Raivis Zeltīts: National Corps is a party that was born out of military organization of Azov. This is quite a unique situation in Europe, not seen since interwar period when nationalist paramilitary organizations played a huge political role in Europe. So my first question is – what do you represent? The party? Azov? Or is it all just part of a broader national movement in Ukraine?
Olena Semenyaka: As an international secretary of National Corps, I represent this party, but, as a parliamentary wing of a Ukrainian nationalist movement of a new generation which adapts to changed reality of the XXI century, it is closely intertwined with many other related structures and projects, so it would be no mistake to say that I also represent the Azov Movement, or the Movement of National Corps.
Indeed, it is quite unique from a historic point of view and, as of now, is comprised of 4 main elements listed in the order they emerged: the Azov Regiment of the National Guard of Ukraine subordinate to the Ministry of Internal Affairs (which has its long and glorious history), the political party of National Corps, the National Militia as a prototype of Ukrainian territorial defense, and a variety of social projects from the Youth Corps (a system of patriotic youth education camps) and the Sports Corps (a network of free training programs and gyms) to the metapolitical Plomin Club and the Military School open for all the units of Ukrainian armed forces.
The reason for such a rapid and multifaceted development is clear: the war with Russia and the aggravated since the Second World War crisis of the international law, which made Ukraine, left to its own devices, rely on its true national vanguard in the hour of need (and under conditions of a general paralysis of the state): Ukrainian nationalists and a patriotic volunteer movement. Russian occupation of Georgia in 2008 has already been a warning sign to Eastern Europe. No less important warning sign was a preceding NATO’s refusal to let Georgia in.
In this respect, speaking in terms of the potential, the Azov Movement, starting with the ongoing quest to build a state within a state, not only envisions and represents the possible future of Ukraine (for us – desirable) but also stands on guard of the entire region, if not all of Europe. After all, just like regular Ukrainians, often teenagers, took up arms to defend homeland in East Ukraine, enthusiasts of the so-called “civic geopolitics” still lead the way of alternative European integration for Ukraine. The Azov Movement distinguished itself in both of these fields. Lately, Russia’s warm welcome in the European Council, vice versa, was like a cold shower for those Ukrainians who still believed in the unconditional Western European support for the country suffering from the Kremlin’s aggression. Therefore, as a coordinator ot the Intermarium Support Group founded by the leader of the Azov Movement and United nationalists, MP of Ukraine Andriy Biletsky in 2016, I carry out quite an honorable and important task which should be considered our common challenging mission.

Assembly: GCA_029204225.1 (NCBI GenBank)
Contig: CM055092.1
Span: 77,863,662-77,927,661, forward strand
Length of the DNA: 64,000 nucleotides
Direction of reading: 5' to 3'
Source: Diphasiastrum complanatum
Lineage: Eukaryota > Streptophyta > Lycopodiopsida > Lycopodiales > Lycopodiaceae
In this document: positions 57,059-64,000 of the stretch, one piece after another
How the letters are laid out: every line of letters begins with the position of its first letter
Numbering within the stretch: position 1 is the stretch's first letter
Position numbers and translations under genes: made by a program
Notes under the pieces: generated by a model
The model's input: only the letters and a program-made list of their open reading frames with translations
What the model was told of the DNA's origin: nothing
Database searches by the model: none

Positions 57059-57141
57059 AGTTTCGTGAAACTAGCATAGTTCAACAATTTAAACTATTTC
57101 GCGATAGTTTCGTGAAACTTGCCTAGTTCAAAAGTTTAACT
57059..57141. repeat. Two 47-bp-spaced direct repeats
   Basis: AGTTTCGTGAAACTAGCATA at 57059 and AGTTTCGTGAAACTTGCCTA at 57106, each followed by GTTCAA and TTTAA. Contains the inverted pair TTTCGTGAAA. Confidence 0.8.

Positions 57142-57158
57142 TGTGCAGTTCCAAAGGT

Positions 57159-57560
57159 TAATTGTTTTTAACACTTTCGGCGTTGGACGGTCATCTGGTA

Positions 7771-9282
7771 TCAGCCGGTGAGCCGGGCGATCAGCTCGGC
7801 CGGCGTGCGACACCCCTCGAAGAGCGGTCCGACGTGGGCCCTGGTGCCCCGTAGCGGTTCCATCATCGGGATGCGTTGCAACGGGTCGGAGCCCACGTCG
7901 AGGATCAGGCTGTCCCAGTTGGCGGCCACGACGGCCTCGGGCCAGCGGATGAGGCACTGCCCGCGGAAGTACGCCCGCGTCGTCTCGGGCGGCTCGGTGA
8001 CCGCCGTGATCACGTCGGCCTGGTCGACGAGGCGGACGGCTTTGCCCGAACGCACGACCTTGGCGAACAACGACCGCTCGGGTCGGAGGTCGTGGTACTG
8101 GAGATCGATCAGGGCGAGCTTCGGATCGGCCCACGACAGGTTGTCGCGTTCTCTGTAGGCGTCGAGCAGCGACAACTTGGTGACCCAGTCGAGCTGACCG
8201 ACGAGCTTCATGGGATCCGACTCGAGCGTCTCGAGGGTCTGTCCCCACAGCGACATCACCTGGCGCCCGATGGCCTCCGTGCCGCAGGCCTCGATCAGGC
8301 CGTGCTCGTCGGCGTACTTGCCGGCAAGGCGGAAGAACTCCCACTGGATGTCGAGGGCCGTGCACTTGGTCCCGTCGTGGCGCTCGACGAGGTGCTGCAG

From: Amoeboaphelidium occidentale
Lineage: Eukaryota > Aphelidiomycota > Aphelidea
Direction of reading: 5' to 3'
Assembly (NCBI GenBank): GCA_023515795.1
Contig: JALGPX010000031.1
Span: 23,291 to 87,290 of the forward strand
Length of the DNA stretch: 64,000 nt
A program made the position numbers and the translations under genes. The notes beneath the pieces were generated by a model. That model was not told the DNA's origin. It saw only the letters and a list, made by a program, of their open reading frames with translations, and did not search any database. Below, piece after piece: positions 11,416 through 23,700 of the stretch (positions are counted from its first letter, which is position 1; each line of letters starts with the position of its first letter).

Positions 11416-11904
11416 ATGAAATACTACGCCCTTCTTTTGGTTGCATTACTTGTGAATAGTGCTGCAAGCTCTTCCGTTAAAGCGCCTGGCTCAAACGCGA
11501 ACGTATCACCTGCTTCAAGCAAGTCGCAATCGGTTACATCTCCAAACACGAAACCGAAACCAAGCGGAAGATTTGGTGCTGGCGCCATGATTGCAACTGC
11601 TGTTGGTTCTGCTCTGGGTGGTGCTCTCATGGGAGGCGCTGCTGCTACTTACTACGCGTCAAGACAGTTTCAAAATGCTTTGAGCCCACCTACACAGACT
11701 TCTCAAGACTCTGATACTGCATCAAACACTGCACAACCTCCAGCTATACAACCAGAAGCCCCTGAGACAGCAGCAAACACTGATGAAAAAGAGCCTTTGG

R.Z.: What are relations between National Corps and other Ukrainian nationalist parties like Svoboda? What are the similarities and differences? What are the main goals of National Corps?
O.S.: As the iron fist of the country at war, all Ukrainian nationalist organizations share the same vision of urgent survival means for the state and the nation: securing Ukrainian national interests on the frontline and the international arena (the status of Donbas and Crimea), blocking the pro-Kremlin revanchism in the parliament, fighting oligarchy and corruption, etc. In this field, we unite with Svoboda, Pravyi Sektor and other Ukrainian nationalist organizations regardless of any subtler ideological differences.
In other words, they do exist, but we can summarize them in terms of approaches, “classic” or innovative. Although we have like-minded colleagues in allied organizations, as a whole, National Corps, I would say, is the only Ukrainian nationalist force which strives to upgrade ideology of Ukrainian nationalism and make it a basis for the national rebirth led by the patriotic war generation. At the moment, this strategy is being elaborated within respective think tanks and workshops of the Azov Movement (involving target audiences) while the visible part of the latter daily engages in the all-national struggle against the most obvious threats requiring an immediate reaction. As soon as the conditions allow it, special projects, which are developed solely by the National Corps Movement as they are considered as a splendid oddity by other nationalist forces, will secure the historical breakthrough of Ukraine as the laboratory of a new Europe, according to our vision. Developed geopolitical collaboration with the region and beyond is a yet another unique feature of the Azov Movement as a reflection of its far-sighted supranational attitudes.